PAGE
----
If you’re considering a new, successful career, consider one in heating, ventilation and air conditioning. HVAC careers are continuing to grow in popularity, according to the U.S. Bureau of Labor Statistics, which predicts the continued growth of the industry by 13 percent by 2028.
People interested in HVAC quickly discover why these careers are growing so quickly. One is federal incentives to upgrade to more energy-efficient comfort systems. It's also important to consider R-22 Freon® coolant, which impacts any system still using it. Finally, there’s the dynamic real estate market as well as a property shortage that’s driven an increase in new construction homes.
You can join this rewarding industry by becoming an HVAC technician. Learn the ins and outs of the HVAC technician's daily schedule, how to become one and about how much you can expect to make.
What Is an HVAC Technician?
A HVAC technician possesses the knowledge and skills to service heating and cooling systems. Many technicians are skilled with both residential and commercial equipment. And, most importantly, you’ll be knowledgeable about:
A few become HVAC-R technicians, which means they also work with refrigeration.
Is There a Shortage of HVAC Technicians?
Qualified HVAC technicians are in high demand because of the current shortage in the industry. This shortage is because of several things, such as more retirements and competition from other industries. Many younger people also pursue college degrees instead of a licensed trade like HVAC.
Is HVAC a Hard Career?
While HVAC often has you on your feet, it can still be a fulfilling career. As a technician should be able to:
- Work in unpleasant settings, including tight or messy spaces.
- Work in inclement weather since HVAC equipment is generally found outdoors.
- Work evenings, weekends and overtime around peak demand.
A stubborn falsehood about HVAC is that it’s a blue-collar career. It requires a specific skill set, specialized education and continuous recertification.
It’s a great career choice if you want to:
- Minimize student debt.
- Work outdoors instead of in an office.
- Have job security since HVAC positions can't be outsourced.
- Gain the experience you need to start your own successful business.
Is HVAC a Difficult Job?
Every job has sources of stress. HVAC technicians work on complex equipment and must sometimes deal with cramped or uncomfortable working conditions. Sufficient experience and tools are helpful when resolving these concerns. In addition, paid training and a steady supply of work help both installers and technicians avoid some of the most common triggers of work-related stress.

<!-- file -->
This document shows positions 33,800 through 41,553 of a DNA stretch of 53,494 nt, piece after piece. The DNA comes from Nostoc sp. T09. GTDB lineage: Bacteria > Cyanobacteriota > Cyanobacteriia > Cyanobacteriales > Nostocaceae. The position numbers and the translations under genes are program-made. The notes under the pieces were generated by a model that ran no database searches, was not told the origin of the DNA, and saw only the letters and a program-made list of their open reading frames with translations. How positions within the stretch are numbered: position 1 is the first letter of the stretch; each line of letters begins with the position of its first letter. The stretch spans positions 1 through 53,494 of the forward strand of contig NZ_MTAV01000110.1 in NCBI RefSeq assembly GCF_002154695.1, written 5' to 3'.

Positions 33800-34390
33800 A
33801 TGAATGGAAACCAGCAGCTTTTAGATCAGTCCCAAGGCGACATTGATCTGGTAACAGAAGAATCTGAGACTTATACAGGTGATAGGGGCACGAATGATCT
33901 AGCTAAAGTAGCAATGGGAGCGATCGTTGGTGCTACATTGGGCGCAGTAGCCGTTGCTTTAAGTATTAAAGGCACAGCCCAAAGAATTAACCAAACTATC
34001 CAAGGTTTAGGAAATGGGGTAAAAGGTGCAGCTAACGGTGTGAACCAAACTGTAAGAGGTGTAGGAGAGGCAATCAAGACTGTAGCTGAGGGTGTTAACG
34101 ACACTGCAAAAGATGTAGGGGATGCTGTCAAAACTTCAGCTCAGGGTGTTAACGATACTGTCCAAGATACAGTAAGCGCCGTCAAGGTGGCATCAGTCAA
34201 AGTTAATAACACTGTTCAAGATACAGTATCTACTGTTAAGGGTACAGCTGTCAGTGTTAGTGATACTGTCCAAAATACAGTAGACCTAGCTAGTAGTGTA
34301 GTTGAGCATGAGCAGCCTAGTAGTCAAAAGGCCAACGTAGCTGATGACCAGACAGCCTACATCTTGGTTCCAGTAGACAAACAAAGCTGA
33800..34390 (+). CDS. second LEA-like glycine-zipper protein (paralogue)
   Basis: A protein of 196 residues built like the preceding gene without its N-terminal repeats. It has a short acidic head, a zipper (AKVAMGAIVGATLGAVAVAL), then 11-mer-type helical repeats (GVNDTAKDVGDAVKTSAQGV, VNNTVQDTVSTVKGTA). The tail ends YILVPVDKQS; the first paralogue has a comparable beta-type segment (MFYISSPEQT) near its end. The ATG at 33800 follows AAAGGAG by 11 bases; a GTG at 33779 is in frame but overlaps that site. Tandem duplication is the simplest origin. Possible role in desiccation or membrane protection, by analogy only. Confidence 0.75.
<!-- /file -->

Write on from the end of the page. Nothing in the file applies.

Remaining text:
Is HVAC Hard on Your Body?
Moving heavy objects and performing repetitive motions are two common reasons HVAC can be physically demanding. Reaching difficult-to-access equipment can be tiring. HVAC projects are often physical, and you may benefit from a healthy diet and exercise regimen to stay in good shape.
Are HVAC Careers at Risk Because of a Recession?
While there isn't a job that's immune to a recession, HVAC is particularly resilient due to the widespread use of heating and cooling equipment. Repairs and installation are always necessary, which means apprentices and master technicians alike can often find work in more places than other industries.
Is HVAC a Good Career for the Future?
As HVAC systems continue to advance, technicians and installers will become even more important. Newer models of heating and cooling systems consume less energy or produce it from renewable sources such as solar and wind. Environmentally sustainable HVAC equipment will keep growing more popular, as will the need for competent HVAC professionals.
How to Become an HVAC Technician
To start a career as an HVAC technician, you’ll need a high school diploma or GED along with specialized training. Other, more specialized (and higher paying) HVAC careers require additional education or certifications.
Earn certifications by enrolling in classes at a community college or trade school. How long it takes to become an HVAC technician varies from program to program, which generally lasts between six months to two years. An HVAC company will sometimes also require NATE certification. Standing for North American Technician Excellence, this influential accreditation builds on your existing industry knowledge to help you better serve customers.